“Crucible roles are roles which are very visible, important to the corporation and well resourced. If you don’t have that kind of roles in your career history, you’re not going to rise, whether you’re a guy or not. Women were found to be getting a significantly less than fair share of those kind of roles.
“Either because they were not putting forth themselves, or management and people decision makers were unconsciously and sometimes even in a well-intentioned way excluding them from the roles. That then gave us a different kind of focus on what we should do.”
Pradeep Pant, former president (APAC & EMEA), Mondelez added:”I feel that things have got to be done at 3 levels – government, corporate and at home.”
Pant said: “Firstly at the government policy level – there has got to be a mandated law for a percentage of positions on a board that have to be held by women. I believe that paternity leave has to be mandated and people must be asked to take the leave and not run away from it. I believe that there needs to be legislation for equal pay.
“The second thing is policy change at the company level. I have seen boards in my previous company with 2 initiatives which are very effective. One, we had very clear diversity targets and linked to those targets, was a kicker to your annual bonus. If you deliver your diversity target, you actually got a kicker on your bonus which was fantastic.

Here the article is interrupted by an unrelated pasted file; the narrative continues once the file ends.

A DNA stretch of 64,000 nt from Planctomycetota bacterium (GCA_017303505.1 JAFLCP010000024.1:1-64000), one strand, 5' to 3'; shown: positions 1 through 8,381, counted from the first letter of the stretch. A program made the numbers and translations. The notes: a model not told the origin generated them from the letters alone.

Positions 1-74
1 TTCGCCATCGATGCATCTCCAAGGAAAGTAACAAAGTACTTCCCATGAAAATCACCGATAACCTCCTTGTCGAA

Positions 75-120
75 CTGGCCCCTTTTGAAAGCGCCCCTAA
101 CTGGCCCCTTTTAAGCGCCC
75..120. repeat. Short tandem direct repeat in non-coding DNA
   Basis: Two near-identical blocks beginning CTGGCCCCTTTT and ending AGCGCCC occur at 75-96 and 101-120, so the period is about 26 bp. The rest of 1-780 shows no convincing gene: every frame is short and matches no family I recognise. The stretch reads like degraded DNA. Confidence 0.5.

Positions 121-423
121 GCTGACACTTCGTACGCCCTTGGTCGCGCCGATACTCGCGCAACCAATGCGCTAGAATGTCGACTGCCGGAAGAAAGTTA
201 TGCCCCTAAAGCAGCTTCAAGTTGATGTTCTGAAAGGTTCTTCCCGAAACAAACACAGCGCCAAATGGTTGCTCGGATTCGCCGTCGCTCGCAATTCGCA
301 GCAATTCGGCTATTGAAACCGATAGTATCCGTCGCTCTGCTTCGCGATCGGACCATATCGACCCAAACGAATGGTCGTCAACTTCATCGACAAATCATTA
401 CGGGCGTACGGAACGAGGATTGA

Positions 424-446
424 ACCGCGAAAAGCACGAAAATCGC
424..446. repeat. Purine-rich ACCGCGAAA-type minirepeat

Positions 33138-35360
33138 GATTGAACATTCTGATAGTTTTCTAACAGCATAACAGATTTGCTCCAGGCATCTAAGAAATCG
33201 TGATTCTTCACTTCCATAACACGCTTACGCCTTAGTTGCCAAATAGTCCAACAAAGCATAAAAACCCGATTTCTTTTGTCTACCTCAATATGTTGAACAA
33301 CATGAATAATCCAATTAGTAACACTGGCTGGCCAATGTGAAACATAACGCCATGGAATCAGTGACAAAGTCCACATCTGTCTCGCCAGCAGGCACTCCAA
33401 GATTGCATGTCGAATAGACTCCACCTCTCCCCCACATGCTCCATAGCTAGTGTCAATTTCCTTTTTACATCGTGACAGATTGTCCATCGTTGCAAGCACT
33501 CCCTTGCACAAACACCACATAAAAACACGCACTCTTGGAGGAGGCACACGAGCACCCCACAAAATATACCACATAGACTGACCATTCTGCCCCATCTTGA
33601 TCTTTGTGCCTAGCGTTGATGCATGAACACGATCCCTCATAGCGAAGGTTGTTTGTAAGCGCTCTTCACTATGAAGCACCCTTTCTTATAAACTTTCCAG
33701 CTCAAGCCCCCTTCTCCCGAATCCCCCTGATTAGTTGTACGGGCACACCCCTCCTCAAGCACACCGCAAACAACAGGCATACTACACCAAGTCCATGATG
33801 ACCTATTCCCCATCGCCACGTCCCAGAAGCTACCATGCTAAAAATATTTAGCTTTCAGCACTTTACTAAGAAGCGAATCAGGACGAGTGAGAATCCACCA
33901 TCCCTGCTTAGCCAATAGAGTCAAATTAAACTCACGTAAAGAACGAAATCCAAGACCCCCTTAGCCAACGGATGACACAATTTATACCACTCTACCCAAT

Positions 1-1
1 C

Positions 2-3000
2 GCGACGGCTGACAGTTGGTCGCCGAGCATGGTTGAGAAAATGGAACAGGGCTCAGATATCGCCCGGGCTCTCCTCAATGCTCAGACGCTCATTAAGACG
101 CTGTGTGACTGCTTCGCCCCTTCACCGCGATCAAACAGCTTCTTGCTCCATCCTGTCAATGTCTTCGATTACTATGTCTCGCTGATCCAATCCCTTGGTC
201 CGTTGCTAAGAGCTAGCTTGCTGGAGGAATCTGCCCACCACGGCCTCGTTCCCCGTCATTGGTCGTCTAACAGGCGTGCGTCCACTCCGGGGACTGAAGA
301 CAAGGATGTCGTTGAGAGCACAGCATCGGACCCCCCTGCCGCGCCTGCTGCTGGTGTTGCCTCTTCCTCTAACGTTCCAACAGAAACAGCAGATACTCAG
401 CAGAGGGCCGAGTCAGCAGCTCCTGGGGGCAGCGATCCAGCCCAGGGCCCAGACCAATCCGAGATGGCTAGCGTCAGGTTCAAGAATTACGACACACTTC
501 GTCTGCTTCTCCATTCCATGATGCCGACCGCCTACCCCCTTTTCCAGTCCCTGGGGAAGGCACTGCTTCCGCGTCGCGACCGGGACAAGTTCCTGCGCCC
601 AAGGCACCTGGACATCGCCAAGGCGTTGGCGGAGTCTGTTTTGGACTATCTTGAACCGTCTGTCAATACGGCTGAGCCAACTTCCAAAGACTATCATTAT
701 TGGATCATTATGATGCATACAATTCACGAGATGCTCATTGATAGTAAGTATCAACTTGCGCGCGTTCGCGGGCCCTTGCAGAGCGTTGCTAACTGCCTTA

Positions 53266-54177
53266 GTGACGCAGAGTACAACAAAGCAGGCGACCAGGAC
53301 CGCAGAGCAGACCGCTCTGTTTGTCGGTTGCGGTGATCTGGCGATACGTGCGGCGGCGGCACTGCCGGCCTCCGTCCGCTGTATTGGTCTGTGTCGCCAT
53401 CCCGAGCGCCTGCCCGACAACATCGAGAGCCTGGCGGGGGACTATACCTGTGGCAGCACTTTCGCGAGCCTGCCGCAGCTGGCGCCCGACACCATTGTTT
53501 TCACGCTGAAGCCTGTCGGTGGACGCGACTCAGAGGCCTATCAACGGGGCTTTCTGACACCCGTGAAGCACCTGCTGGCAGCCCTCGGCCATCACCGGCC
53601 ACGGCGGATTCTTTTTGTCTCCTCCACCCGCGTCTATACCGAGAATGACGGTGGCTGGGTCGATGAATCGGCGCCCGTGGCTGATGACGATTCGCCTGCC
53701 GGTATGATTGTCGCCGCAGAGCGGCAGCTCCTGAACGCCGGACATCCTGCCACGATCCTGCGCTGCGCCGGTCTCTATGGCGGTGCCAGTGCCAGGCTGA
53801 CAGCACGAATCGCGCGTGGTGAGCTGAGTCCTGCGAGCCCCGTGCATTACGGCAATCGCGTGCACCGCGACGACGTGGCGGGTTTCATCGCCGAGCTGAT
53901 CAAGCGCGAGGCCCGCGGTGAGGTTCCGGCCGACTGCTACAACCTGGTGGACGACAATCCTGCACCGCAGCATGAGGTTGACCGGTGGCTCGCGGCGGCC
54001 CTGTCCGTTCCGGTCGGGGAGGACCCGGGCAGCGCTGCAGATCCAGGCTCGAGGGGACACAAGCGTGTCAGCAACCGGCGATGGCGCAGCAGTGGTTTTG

“The second initiative which I saw was for any person, for any working woman too, mobility was a very important part of it. At the policies in most companies which encourage women from either families where both spouses are working and/or the women have kids or even older parents to look after, the policy were not very conducive to encouraging moving around.
“There was a case where this lady wanted to continue to live in Beijing, was happy to travel as much as needed, as long as her base remained there. Companies have to start encouraging that kind of flexible policies.
“But, the single most important thing that needs to be fixed is the stuff at home. Till we change our attitiudes at home and stop looking at the women in the house not only as a potential leader and breadwinner, but in addition somebody who is going to be a mother and homemaker while we guys are having beer and watching football.